How to off road like a pro

2018 Toyota Tacoma TRD Off-Road

Purchasing a pickup truck like a Toyota Tundra can be an absolute dream come true, and driving blissfully along the highway you are bound to feel like you made an amazing choice. But there might be a little nagging feeling in the back of your mind, telling you to test how good your truck (and your driving) really can be. There isn’t much point in you purchasing a 4×4 unless you utilize its off road capabilities, but it can be a slightly daunting journey for the average Joe to begin. It’s not quite as simple as they make it out to be on TV, so it’s unfortunately pretty much impossible to just swerve off the road and drive up into the mountains like you might’ve imagined. However there are a few basics that can set you in the right direction and allow you to off road like a true professional, so pluck up some courage, fasten your seatbelt and put the pedal to the metal.

GET TO KNOW YOUR TRUCK

Every different vehicle has its own individual system, so it’s vital that you understand the one inside your pick up. Traction control is a very important aspect of your truck, as it stops the wheels from slipping on uneven or wet surfaces allowing you to go forward rather than falling back. Your traction control may contain many different settings for select or customize varying environments, or it might just be a basic on or off control with the regular simple features. Investigate for further information inside the manual, as traction plays an essential role in off roading, especially when going in an uphill direction. Another important feature ton ote is the locking differential, which will work to keep your wheels moving in unison and should be used in situations where more grip is needed on terribly uneven and bumpy grounds.

INVEST IN THE RELEVANT ACCESSORIES

Although most pickup trucks are already reasonably suited to most conditions, there are a few investments you can make that can really take the experience to a whole new level. First identify the location you would like to travel through and purchase a set of tires that are specially manufactured to be suited to that specific terrain. Tires are an essential part of your vehicle for many obvious reasons, but as they provide the grip using the wrong type could result in you sliding all over the place and getting into trouble. Another element that should not be overlooked is the shock absorber, as it stops the jumps and crashes of the route from reaching the mechanics inside your truck, or from damaging you. Setting a good foundation will mean that the higher levels (where you will be seated) are safer and further from harm’s way. If you plan on taking your truck to through a body of water or river, do some research regarding snorkels to keep the engine free from liquid.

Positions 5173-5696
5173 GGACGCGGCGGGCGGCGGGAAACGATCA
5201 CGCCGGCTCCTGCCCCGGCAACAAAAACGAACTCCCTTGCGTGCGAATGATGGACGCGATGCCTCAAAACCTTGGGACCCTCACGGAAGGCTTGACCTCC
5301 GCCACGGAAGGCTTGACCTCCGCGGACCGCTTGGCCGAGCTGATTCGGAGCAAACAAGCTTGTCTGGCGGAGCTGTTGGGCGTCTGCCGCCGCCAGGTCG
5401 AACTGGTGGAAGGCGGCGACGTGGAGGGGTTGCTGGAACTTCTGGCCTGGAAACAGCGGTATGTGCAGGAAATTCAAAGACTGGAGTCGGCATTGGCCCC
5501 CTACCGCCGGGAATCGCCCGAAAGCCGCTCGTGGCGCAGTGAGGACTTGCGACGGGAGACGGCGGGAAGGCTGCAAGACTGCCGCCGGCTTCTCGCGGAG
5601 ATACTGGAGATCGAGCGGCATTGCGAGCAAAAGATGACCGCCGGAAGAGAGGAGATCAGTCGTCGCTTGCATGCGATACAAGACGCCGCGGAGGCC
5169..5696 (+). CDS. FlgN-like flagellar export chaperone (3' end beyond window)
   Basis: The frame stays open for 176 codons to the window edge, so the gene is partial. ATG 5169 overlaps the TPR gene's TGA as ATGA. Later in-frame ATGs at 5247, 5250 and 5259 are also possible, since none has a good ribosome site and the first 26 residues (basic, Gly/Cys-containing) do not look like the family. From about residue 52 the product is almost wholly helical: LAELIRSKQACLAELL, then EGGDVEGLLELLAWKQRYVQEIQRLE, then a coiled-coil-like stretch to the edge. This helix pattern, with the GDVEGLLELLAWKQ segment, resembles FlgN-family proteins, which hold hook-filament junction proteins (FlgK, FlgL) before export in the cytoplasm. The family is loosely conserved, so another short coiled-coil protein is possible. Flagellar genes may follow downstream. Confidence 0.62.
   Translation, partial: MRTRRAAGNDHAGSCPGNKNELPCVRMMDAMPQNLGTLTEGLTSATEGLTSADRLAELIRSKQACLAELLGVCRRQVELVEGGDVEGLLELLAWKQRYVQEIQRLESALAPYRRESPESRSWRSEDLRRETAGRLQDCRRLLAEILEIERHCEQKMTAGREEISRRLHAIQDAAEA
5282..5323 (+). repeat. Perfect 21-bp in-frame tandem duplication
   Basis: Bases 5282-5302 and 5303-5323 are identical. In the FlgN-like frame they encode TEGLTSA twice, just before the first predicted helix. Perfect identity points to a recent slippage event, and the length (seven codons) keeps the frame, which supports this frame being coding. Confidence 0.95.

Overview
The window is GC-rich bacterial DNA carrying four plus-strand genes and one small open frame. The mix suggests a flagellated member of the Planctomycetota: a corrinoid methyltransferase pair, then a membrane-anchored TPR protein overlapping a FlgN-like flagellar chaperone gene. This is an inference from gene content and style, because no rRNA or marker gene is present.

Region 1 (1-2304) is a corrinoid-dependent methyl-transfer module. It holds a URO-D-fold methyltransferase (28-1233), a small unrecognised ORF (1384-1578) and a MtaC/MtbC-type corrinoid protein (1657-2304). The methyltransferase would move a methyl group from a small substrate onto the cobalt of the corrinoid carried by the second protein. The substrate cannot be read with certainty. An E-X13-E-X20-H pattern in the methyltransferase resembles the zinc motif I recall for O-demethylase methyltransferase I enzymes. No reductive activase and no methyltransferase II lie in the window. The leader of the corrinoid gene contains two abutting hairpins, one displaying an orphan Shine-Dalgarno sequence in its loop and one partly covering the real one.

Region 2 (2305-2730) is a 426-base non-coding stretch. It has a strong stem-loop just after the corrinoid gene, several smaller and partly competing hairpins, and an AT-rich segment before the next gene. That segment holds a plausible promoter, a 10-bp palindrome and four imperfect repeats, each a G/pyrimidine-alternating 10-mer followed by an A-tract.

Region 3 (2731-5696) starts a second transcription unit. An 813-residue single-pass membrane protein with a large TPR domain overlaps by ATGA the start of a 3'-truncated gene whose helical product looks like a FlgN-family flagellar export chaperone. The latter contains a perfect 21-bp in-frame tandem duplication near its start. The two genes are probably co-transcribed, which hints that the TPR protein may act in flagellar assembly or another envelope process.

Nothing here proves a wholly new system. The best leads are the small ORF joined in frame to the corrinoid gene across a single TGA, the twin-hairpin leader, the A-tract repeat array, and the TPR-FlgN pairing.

BE READY FOR EVERYTHING

Things don’t always go to plan you’re off roading, so it’s best to be prepared for absolutely anything your journey might throw at you. Always keep a basic first aid kit and at least one seat belt cutter, as although they are just simple things they can really save your bacon. In some situations you may have to smash the glass to escape through a window. Pack enough supplies with you to last for a few days more than you have planned, it’s better to have extra food and water to keep your energy levels up and make you alert. Store a couple of blankets under the seats in case the engine runs low or a door gets dented creating a draft. Think through every possibility and take steps in order to be ready to tackle any situation.

UNDERSTANDING AND CONQUERING EACH ENVIRONMENT

Although most terrains are similar in terms of traction required, mud is particularly hard to handle. If it looks quite deep and travels for a longer distance, debate the realistic outcome. It might be better to admit defeat and attempt a different route, rather than getting completely bogged down and stuck in the mud. If your team think it’s doable and you’re confident you can tackle it, turn off the traction control and go into the highest gear you can in order to flick any mud away from the tires. Rocky conditions require a different approach, as it’s better to crawl at a slower speed and attempt to be extremely precise with each turn of the steering wheel to place the tires in the right positions. Raise your suspension if you can, so you can avoid scraping the bottom of your truck over any passing rocks. It’s guaranteed to be a different experience in colder months than it is in summer, so make sure your truck is ready for winter when it comes around.

A FEW FINAL TIPS

Having considered everything above, there are just a few final things to remember. When you are driving on tricky terrain ensure you place your thumbs on the outside edge of the steering wheel. This way, you can better handle the whip of a truck without a damper box when the wheel jolts from one direction to another. If you aim to become a veteran off roader, you may want to consider attempting to learn to brake with your left foot. This way you can save time when changing speed and gain more control of the vehicle in difficult conditions.

Hopefully, this guide will help you to transform your truck and learn to off road in no time at all. Safety is one of the biggest aspects of your journey to remember, but don’t forget your reason for wanting to do it all in the first place. Relax, have fun and push yourself and your trucks to reach new heights and explore amazing landscapes. Plan your journey, get the right equipment and supplies, put the right security measures in place and head out into the great unknown.


Photo Credit: Copyright 2019 Victor Mosqueda / Car Fanatics Blog

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